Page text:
While the Missouri Tigers lost a sensational group of seniors that included Marcus Denmon, Kim English and Ricardo Ratliffe, coach Frank Haith is wasting no time reloading with talent—experienced talent, to boot.
CBS Sports' Gary Parrish reported that former Connecticut forward/center Alex Oriakhi will be transferring to Mizzou for next season. He will be immediately eligible because of UConn's Academic Progress Rate-related ban from next year's NCAA tournament.
Oriakhi's 2011-12 numbers dropped drastically as he struggled to share time with touted freshman Andre Drummond, who declared for the NBA draft on Friday. Oriakhi stumbled to 6.7 points and 4.8 rebounds per game after recording 9.6 and 8.7 as a sophomore.
While stitching together a roster from talented Division I transfers worked for Haith's former Big 12 rival Fred Hoiberg at Iowa State, Missouri's addition of Oriakhi comes just in time for the Tigers' move to the SEC.
The Tigers lacked size last season in the wake of Laurence Bowers' season-ending ACL tear. Ratliffe was the only player capable of providing much low-post offense, but Oriakhi and Bowers will combine to form a dangerous pair next season.
Point guard Phil Pressey and the Big 12's top sixth man, Michael Dixon, return to spearhead the backcourt, and they'll be joined by plenty of talent, both new to college basketball and new to Columbia.
Pepperdine transfer Keion Bell will join the Tigers for his senior season after three strong seasons in Malibu. In Bell's last two seasons, he averaged over 18 points per game.
Junior-to-be Earnest Ross is a veteran of the SEC, having played his first two seasons at Auburn. In 2010-11, Ross ranked in the league's top 15 in rebounding at 6.6 per game, despite standing only 6'5".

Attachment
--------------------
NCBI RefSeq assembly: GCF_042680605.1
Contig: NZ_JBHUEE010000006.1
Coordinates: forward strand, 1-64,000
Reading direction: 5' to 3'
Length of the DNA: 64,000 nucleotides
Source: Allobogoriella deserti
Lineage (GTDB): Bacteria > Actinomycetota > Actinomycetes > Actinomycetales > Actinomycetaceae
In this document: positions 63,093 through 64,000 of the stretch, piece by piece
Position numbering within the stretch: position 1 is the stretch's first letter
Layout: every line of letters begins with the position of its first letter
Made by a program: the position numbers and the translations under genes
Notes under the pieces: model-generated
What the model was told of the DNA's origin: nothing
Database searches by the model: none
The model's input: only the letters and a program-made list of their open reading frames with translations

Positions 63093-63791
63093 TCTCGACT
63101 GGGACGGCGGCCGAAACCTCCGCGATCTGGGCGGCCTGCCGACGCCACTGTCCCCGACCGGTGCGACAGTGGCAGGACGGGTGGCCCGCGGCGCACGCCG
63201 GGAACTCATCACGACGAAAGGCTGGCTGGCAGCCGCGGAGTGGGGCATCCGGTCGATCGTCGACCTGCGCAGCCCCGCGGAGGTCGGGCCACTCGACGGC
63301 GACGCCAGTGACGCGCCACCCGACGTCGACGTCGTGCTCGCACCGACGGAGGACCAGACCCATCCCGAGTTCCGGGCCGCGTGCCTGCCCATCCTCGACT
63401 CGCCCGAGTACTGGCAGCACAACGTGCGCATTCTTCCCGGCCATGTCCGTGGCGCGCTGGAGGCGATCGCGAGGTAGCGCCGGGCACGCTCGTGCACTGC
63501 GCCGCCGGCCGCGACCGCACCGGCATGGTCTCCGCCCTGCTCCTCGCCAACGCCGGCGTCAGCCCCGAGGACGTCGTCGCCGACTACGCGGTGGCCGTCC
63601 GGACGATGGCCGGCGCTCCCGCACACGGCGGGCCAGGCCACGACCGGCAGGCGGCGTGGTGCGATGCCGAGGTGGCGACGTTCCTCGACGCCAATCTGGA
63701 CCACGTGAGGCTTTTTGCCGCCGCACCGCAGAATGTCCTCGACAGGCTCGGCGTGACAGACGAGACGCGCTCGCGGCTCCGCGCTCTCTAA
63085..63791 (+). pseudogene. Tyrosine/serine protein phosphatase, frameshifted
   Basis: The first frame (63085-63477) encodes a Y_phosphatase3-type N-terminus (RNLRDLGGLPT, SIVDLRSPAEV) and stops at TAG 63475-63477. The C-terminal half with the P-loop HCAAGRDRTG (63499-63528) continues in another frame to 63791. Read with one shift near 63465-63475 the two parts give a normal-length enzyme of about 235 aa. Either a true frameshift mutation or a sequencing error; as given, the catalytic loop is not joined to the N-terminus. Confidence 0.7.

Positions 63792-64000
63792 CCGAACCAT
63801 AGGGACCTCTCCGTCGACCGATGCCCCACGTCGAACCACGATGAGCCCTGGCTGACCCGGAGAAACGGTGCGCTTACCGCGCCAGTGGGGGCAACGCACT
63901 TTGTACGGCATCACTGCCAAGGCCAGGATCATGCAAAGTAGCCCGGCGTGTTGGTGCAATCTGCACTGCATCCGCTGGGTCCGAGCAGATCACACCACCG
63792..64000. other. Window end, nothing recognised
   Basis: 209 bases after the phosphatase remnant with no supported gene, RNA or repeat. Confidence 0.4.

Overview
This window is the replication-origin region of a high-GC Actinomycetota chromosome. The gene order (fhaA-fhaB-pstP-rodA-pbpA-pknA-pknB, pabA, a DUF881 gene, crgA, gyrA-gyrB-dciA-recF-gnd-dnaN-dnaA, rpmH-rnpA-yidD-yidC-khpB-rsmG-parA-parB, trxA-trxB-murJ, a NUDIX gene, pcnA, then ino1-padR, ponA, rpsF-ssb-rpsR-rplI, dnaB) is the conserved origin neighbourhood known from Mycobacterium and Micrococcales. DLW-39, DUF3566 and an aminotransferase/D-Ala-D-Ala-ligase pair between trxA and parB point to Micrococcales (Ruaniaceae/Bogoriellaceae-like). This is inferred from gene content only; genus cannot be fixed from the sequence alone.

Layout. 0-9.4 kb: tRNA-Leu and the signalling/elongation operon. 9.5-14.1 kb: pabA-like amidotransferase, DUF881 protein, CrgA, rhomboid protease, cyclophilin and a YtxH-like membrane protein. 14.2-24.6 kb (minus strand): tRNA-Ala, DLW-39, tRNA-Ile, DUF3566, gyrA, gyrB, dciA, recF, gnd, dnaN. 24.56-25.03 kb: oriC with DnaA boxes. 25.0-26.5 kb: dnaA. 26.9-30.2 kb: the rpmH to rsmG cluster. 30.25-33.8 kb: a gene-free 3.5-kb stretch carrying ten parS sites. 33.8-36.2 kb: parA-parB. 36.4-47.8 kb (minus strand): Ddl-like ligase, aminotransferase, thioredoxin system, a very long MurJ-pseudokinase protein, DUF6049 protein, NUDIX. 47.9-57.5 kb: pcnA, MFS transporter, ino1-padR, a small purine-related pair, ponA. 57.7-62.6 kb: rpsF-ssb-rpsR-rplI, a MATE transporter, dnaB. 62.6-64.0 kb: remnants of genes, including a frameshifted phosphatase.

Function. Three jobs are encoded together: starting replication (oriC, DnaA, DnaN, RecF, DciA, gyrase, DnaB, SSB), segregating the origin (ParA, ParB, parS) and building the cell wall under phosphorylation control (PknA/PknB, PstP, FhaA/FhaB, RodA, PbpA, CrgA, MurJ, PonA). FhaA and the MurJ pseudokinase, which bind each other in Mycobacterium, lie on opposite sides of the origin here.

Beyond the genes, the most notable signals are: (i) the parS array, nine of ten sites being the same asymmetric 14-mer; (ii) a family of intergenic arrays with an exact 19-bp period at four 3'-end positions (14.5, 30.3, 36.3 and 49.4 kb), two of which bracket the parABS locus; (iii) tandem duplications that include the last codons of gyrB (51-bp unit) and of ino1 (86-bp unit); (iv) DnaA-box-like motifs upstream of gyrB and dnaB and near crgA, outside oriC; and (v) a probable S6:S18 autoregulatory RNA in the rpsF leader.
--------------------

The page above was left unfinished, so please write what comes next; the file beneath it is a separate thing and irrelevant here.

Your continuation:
In addition, freshman Jabari Brown, a former ESPNU top-30 prospect, will join the Tigers for the spring semester after leaving Oregon. Brown, like Bell a California native, played only two games as a Duck, managing to rack up 11 turnovers while scoring only 12 points. He will likely back up Bell and give the second unit another explosive scorer to work with Dixon.
As if the embarrassment of experienced Division I talents wasn't enough, Haith has added a pair of in-state junior college transfers and two three-star freshman forwards.
Quantel Denson, a 6'9", 230-pound native of Kansas City, averaged 6.5 points and four rebounds per game as a freshman at Hutchinson (Kan.) CC before transferring to Paris (Tex.) JC. His scholarship offer has survived an arrest for allegedly breaking into a dorm room at Hutchinson.
Tony Criswell played his sophomore season at Independence (Kan.) Community College after averaging three points and three rebounds as a freshman at UAB. The 6'9", 225-pounder notched 10.2 points and 5.4 boards per game at Independence.
Serbian freshman Stefan Jankovic (6'9", 200) is a talented frontcourt shooter who could play as a stretch four in a smaller lineup, but is a year or two away from being a help on the boards.
Finally, Haith has signed center Ryan Rosburg, a 6'10", 250-pound native of Chesterfield, Missouri. Rosburg is a hard-nosed big man who enjoys throwing his weight around and drawing contact, which could make him a crowd favorite in Columbia.
A look at the prospective depth chart illustrates why the Tigers are still expected to start the season in the top 20 despite the heavy attrition.
PG: Pressey / Dixon
SG: Bell / Brown
SF: Ross / Jankovic
PF: Bowers / Criswell / Denson
C: Oriakhi / Rosburg
A legitimate 11-deep roster should give Mizzou every chance to challenge for the SEC championship, and the experience on hand could be a legitimate advantage over Kentucky's annual influx of freshmen.
Bowers and Oriakhi will provide valuable NCAA tournament experience—essential since Michael Dixon is the only other player who has been part of a tournament victory.
While the faces have changed, Tiger fans have legitimate reasons to believe that the winning results will stay the same. While 30 wins would be a tremendous encore, the Mizzou faithful would at least appreciate a March win to get the taste of Norfolk State off their collective minds.
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